16. The idea of separation of church and state has always been a bit misunderstood, at least in the last several generations. We are so afraid of this idea, that we seem to have forgotten the original lesson. In fact, 9 of the 13 original colonies had officially recognized state religions (Church of England and Congregational being the most popular). The problems isn't so much when the two interact, but when one begins to exceed its purpose. If we take a look at heavy Islamic nations, we can see some great examples of a religion dominating the government. We can't get too smug about that because it happened in Christianity as well, and would happen again if given the opportunity. That is because it is about power, not about politics or religion. Right now in America we have a situation where a religion is actually taking far too much control over our government, it just isn't one that is recognized as an organized religion. Our government is serving the Atheist religion, which has become the new religion of man. I see very little difference in how that religion operates when in power, so granting them control is no less dangerous or harmful than granting any other religious group power.
  17. Oh to be free from the law;
    To be liberated in faith.
    Justified in the Creator;
    And living life anew.
    Sinless, guiltless, bondless,
    Living according to love.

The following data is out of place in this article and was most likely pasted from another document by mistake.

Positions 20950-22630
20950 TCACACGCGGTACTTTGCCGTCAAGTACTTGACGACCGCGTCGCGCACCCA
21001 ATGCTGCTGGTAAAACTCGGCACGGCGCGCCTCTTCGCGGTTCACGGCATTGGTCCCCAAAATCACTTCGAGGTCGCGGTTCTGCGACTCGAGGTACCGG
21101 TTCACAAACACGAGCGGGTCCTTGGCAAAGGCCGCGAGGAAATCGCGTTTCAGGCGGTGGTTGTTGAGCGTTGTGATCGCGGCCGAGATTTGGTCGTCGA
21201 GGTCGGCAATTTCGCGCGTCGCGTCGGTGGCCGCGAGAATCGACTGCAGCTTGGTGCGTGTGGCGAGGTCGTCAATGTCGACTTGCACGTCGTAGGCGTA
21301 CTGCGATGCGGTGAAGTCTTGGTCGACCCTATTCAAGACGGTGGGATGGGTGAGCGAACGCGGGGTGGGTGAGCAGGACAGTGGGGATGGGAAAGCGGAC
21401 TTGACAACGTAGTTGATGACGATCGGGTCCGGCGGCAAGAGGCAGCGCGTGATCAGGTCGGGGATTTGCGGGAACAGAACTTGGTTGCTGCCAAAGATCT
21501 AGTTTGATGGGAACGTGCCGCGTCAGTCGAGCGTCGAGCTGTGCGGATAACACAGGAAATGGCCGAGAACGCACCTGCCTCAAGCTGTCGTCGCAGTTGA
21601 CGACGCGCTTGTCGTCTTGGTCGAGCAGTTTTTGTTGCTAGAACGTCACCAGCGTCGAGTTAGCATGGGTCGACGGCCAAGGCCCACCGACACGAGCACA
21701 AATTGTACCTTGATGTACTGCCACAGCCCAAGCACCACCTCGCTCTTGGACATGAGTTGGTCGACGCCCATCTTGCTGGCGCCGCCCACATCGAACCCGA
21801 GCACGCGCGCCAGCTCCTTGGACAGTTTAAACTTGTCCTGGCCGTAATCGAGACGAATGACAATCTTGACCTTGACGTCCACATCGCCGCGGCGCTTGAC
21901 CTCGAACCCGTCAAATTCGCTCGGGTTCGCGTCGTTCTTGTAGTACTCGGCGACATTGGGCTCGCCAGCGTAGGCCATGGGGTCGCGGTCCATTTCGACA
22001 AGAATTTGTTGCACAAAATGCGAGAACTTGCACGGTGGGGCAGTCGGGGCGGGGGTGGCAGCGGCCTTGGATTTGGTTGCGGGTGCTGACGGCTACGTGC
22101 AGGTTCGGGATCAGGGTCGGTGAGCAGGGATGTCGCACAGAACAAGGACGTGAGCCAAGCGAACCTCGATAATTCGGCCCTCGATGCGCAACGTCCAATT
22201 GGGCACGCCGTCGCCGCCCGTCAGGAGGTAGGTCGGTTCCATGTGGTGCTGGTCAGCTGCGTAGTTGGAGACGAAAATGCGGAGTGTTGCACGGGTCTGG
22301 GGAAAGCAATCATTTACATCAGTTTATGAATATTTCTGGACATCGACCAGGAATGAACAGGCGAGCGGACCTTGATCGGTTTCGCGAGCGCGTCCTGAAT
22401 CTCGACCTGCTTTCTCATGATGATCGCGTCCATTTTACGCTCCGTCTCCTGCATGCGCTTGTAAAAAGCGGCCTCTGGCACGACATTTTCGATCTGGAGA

Worshiping in Spirit,
    The Holy One sent from above.
    All Hail the God of ALL!
    Praise the Father, Son and Holy Ghost.

    Any man made creation given any perceived power will corrupt itself. Man given the choice being left alone will sin...
  18. I see no reason for civil government to exist at all. It is only because mankind is evil that government serves ANY purpose. I do not need some duly elected nitwit to tell me how to live or what I may do or not do with my own.
    Name one function of government that is not a response to bad behavior on the part of people.
  19. Can we coexist with unbelievers? Over the long haul I would very much doubt it. Heresy and apathy tend to increase, not decrease. Unbelievers have no moral statutes to limit their behavior, so we fight at a disadvantage. Just in the last century, the rot that has been eating away and the Protestant churches in the US and Europe is quite pronounced. I see no reason why it should not continue. The RCC has had it's share of corruption and an ugly liberal trend also.
    From where I stand "politics" in and of itself is a corrupt practice, for it holds no value in truth. Sort of like lawyers, what virtue is there in a profession that exists to misrepresent reality?
    Rusty likes this.
  20. My post disappeared....????